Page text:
All types of mathematical problems serve a useful purpose in
mathematics teaching, but different types of problem will achieve
different learning objectives. In generalmore open-ended problems
have greater potential.
What are rich tasks and contexts and why do they matter?
Here we describe the essence of a 'rich' mathematical task
This collection of articles, written by teachers, focus on their experiences of embedding NRICH materials into their everyday practice.
In this article, Jennifer Piggott talks about just a few of the problems with problems that make them such a rich source of mathematics and approaches to learning mathematics.
As teachers, we appreciate the need to have clear objectives at the
start of lessons but have been aware of the limitations this
sometimes seems to place on our ability to get the most out of
using rich tasks. In this article we talkabotu how we managed this
The teachers involved in the Engaging Mathematics Projectwanted to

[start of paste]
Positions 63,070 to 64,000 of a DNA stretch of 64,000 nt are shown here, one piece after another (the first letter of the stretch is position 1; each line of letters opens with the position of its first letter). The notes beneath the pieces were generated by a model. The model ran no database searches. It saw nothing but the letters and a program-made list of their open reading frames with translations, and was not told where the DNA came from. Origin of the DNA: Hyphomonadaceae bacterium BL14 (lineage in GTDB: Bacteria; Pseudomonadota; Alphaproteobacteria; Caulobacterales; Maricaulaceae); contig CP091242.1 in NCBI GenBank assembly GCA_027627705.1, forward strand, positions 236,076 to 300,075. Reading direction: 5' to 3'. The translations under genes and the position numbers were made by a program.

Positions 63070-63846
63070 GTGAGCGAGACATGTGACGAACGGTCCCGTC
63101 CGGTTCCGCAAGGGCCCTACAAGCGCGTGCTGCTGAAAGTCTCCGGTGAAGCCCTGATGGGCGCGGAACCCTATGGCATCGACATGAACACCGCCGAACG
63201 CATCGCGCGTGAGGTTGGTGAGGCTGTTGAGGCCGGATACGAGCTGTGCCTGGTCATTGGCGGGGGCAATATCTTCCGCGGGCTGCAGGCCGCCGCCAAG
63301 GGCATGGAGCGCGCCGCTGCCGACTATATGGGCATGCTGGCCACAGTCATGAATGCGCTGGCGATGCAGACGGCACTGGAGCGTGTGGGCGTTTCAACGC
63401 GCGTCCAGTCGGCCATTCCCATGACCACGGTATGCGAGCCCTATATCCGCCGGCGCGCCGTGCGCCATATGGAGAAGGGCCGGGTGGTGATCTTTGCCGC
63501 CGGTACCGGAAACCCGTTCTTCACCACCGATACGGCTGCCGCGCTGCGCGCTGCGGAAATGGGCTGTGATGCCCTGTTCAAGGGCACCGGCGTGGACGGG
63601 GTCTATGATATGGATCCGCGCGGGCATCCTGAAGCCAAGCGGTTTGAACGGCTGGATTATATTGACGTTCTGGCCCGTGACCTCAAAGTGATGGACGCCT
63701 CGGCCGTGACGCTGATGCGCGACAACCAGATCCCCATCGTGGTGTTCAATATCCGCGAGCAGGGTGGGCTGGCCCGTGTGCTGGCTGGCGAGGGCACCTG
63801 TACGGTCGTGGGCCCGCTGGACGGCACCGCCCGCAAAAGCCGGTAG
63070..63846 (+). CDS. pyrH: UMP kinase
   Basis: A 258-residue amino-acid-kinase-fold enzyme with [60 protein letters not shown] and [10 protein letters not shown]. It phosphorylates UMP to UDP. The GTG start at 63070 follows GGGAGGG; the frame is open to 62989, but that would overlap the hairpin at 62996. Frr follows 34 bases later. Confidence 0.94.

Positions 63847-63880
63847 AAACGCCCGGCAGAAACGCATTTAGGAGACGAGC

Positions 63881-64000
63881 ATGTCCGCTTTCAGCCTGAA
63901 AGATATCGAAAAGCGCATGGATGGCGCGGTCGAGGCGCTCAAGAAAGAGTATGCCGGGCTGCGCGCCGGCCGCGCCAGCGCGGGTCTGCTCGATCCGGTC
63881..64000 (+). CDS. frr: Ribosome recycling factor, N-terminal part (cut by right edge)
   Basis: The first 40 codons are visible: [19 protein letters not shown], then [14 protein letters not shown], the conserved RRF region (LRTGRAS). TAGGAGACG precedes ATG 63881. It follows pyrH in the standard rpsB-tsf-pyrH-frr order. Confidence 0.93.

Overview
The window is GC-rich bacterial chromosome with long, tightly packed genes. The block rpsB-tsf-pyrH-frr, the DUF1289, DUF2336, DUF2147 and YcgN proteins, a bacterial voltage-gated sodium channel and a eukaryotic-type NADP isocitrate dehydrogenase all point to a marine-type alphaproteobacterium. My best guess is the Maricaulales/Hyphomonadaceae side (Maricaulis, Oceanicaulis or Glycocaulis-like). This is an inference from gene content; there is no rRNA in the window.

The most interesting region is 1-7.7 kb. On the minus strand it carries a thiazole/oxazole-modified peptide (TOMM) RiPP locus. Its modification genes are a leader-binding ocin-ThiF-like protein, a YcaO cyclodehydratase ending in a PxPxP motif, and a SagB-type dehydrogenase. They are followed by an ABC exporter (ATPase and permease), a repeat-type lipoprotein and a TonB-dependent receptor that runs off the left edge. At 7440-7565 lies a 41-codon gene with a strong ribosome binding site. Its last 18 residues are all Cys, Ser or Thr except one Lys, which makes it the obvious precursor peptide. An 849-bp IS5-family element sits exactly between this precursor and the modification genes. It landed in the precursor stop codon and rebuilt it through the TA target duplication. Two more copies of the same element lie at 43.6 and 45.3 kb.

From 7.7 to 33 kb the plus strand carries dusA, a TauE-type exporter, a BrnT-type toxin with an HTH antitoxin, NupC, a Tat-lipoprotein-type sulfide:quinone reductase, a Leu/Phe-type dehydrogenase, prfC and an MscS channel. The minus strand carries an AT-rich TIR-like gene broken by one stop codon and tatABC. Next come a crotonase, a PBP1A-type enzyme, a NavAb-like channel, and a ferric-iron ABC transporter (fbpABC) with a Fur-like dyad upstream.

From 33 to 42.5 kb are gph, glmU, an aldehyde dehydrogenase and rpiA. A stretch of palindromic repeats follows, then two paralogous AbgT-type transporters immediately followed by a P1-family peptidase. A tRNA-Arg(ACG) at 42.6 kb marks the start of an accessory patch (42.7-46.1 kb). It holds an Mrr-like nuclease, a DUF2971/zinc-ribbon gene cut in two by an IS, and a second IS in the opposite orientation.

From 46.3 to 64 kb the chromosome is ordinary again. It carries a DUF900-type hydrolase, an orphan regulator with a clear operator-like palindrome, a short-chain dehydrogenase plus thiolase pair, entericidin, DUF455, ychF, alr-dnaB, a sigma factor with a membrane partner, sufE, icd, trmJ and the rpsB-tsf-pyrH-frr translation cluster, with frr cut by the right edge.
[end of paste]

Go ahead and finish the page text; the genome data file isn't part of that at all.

embed rich tasks from the NRICH website into their curriculum for
all KS3 and KS4 students. In this article, the teachers share the
issues they needed to consider and what they are doing to address
Alf and Tracy explain how the Kingsfield School maths department use common tasks to encourage all students to think mathematically about key areas in the curriculum.
In this article, read about the thinking behind the September 2010 secondary problems and why we hope they will be an excellent selection for a new academic year.
This article explores what LTHC tasks are and why they are a firm favourite here at NRICH. We recommend that you start by reading the article to understand what makes a task LTHC and then delve into some of the activities we have selected.